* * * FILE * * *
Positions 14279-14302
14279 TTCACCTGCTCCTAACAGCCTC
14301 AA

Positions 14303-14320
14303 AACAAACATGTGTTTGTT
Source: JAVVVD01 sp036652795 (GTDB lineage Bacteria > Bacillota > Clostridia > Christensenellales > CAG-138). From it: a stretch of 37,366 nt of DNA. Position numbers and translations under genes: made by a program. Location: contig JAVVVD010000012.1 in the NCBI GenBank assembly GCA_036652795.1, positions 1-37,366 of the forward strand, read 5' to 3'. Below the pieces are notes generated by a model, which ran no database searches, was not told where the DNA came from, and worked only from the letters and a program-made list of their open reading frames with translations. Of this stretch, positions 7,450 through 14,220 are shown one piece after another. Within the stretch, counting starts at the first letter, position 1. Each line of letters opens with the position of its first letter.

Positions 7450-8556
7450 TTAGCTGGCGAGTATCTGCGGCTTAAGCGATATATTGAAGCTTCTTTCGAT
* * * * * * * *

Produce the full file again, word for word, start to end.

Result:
Positions 14279-14302
14279 TTCACCTGCTCCTAACAGCCTC
14301 AA

Positions 14303-14320
14303 AACAAACATGTGTTTGTT
Source: JAVVVD01 sp036652795 (GTDB lineage Bacteria > Bacillota > Clostridia > Christensenellales > CAG-138). From it: a stretch of 37,366 nt of DNA. Position numbers and translations under genes: made by a program. Location: contig JAVVVD010000012.1 in the NCBI GenBank assembly GCA_036652795.1, positions 1-37,366 of the forward strand, read 5' to 3'. Below the pieces are notes generated by a model, which ran no database searches, was not told where the DNA came from, and worked only from the letters and a program-made list of their open reading frames with translations. Of this stretch, positions 7,450 through 14,220 are shown one piece after another. Within the stretch, counting starts at the first letter, position 1. Each line of letters opens with the position of its first letter.

Positions 7450-8556
7450 TTAGCTGGCGAGTATCTGCGGCTTAAGCGATATATTGAAGCTTCTTTCGAT